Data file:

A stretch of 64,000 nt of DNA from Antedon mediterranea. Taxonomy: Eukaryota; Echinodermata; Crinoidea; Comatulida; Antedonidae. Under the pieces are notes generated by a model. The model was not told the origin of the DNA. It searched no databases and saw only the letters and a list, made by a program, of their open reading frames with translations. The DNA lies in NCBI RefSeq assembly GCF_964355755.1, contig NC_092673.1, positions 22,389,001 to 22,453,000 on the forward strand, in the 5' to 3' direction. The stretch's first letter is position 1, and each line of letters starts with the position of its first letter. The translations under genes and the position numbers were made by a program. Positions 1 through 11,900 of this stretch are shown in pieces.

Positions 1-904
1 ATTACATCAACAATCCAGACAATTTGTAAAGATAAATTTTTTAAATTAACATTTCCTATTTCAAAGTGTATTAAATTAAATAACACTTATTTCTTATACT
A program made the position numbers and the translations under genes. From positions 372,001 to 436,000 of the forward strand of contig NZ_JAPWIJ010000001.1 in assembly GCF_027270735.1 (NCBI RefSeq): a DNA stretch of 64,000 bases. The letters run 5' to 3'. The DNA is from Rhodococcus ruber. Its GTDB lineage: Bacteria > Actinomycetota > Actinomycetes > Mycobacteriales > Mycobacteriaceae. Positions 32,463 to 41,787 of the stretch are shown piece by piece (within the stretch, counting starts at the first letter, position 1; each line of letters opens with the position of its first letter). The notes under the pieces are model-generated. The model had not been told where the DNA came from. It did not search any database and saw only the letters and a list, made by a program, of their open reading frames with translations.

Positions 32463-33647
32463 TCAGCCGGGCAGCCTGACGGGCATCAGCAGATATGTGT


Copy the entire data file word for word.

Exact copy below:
A stretch of 64,000 nt of DNA from Antedon mediterranea. Taxonomy: Eukaryota; Echinodermata; Crinoidea; Comatulida; Antedonidae. Under the pieces are notes generated by a model. The model was not told the origin of the DNA. It searched no databases and saw only the letters and a list, made by a program, of their open reading frames with translations. The DNA lies in NCBI RefSeq assembly GCF_964355755.1, contig NC_092673.1, positions 22,389,001 to 22,453,000 on the forward strand, in the 5' to 3' direction. The stretch's first letter is position 1, and each line of letters starts with the position of its first letter. The translations under genes and the position numbers were made by a program. Positions 1 through 11,900 of this stretch are shown in pieces.

Positions 1-904
1 ATTACATCAACAATCCAGACAATTTGTAAAGATAAATTTTTTAAATTAACATTTCCTATTTCAAAGTGTATTAAATTAAATAACACTTATTTCTTATACT
A program made the position numbers and the translations under genes. From positions 372,001 to 436,000 of the forward strand of contig NZ_JAPWIJ010000001.1 in assembly GCF_027270735.1 (NCBI RefSeq): a DNA stretch of 64,000 bases. The letters run 5' to 3'. The DNA is from Rhodococcus ruber. Its GTDB lineage: Bacteria > Actinomycetota > Actinomycetes > Mycobacteriales > Mycobacteriaceae. Positions 32,463 to 41,787 of the stretch are shown piece by piece (within the stretch, counting starts at the first letter, position 1; each line of letters opens with the position of its first letter). The notes under the pieces are model-generated. The model had not been told where the DNA came from. It did not search any database and saw only the letters and a list, made by a program, of their open reading frames with translations.

Positions 32463-33647
32463 TCAGCCGGGCAGCCTGACGGGCATCAGCAGATATGTGT